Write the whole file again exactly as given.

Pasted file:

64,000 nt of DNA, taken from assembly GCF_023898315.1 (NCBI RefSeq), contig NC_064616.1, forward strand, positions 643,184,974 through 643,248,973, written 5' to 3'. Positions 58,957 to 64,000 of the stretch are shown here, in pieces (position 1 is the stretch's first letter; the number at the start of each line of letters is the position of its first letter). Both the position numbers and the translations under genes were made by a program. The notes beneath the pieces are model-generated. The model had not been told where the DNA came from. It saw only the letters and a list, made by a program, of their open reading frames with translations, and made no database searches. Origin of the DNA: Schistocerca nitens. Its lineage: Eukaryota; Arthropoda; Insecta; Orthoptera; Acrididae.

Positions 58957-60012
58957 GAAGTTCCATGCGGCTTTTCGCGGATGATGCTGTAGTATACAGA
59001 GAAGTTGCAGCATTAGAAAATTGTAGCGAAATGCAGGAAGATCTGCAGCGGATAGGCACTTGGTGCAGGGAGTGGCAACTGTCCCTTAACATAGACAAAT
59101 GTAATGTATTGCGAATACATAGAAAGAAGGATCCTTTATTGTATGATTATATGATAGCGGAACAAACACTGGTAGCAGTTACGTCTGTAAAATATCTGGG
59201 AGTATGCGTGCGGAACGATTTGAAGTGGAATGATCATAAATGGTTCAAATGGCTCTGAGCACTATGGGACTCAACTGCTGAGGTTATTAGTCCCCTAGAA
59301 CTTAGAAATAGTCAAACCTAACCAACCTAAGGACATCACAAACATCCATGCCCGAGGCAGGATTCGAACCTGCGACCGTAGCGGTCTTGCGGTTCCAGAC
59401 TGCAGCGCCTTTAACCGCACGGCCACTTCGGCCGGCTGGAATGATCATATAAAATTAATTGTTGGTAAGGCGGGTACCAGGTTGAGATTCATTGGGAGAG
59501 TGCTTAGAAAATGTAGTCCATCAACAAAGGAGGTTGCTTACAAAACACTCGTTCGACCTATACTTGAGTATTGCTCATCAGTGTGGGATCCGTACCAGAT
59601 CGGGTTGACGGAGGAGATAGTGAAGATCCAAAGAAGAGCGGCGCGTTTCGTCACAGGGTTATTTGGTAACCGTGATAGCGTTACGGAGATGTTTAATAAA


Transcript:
64,000 nt of DNA, taken from assembly GCF_023898315.1 (NCBI RefSeq), contig NC_064616.1, forward strand, positions 643,184,974 through 643,248,973, written 5' to 3'. Positions 58,957 to 64,000 of the stretch are shown here, in pieces (position 1 is the stretch's first letter; the number at the start of each line of letters is the position of its first letter). Both the position numbers and the translations under genes were made by a program. The notes beneath the pieces are model-generated. The model had not been told where the DNA came from. It saw only the letters and a list, made by a program, of their open reading frames with translations, and made no database searches. Origin of the DNA: Schistocerca nitens. Its lineage: Eukaryota; Arthropoda; Insecta; Orthoptera; Acrididae.

Positions 58957-60012
58957 GAAGTTCCATGCGGCTTTTCGCGGATGATGCTGTAGTATACAGA
59001 GAAGTTGCAGCATTAGAAAATTGTAGCGAAATGCAGGAAGATCTGCAGCGGATAGGCACTTGGTGCAGGGAGTGGCAACTGTCCCTTAACATAGACAAAT
59101 GTAATGTATTGCGAATACATAGAAAGAAGGATCCTTTATTGTATGATTATATGATAGCGGAACAAACACTGGTAGCAGTTACGTCTGTAAAATATCTGGG
59201 AGTATGCGTGCGGAACGATTTGAAGTGGAATGATCATAAATGGTTCAAATGGCTCTGAGCACTATGGGACTCAACTGCTGAGGTTATTAGTCCCCTAGAA
59301 CTTAGAAATAGTCAAACCTAACCAACCTAAGGACATCACAAACATCCATGCCCGAGGCAGGATTCGAACCTGCGACCGTAGCGGTCTTGCGGTTCCAGAC
59401 TGCAGCGCCTTTAACCGCACGGCCACTTCGGCCGGCTGGAATGATCATATAAAATTAATTGTTGGTAAGGCGGGTACCAGGTTGAGATTCATTGGGAGAG
59501 TGCTTAGAAAATGTAGTCCATCAACAAAGGAGGTTGCTTACAAAACACTCGTTCGACCTATACTTGAGTATTGCTCATCAGTGTGGGATCCGTACCAGAT
59601 CGGGTTGACGGAGGAGATAGTGAAGATCCAAAGAAGAGCGGCGCGTTTCGTCACAGGGTTATTTGGTAACCGTGATAGCGTTACGGAGATGTTTAATAAA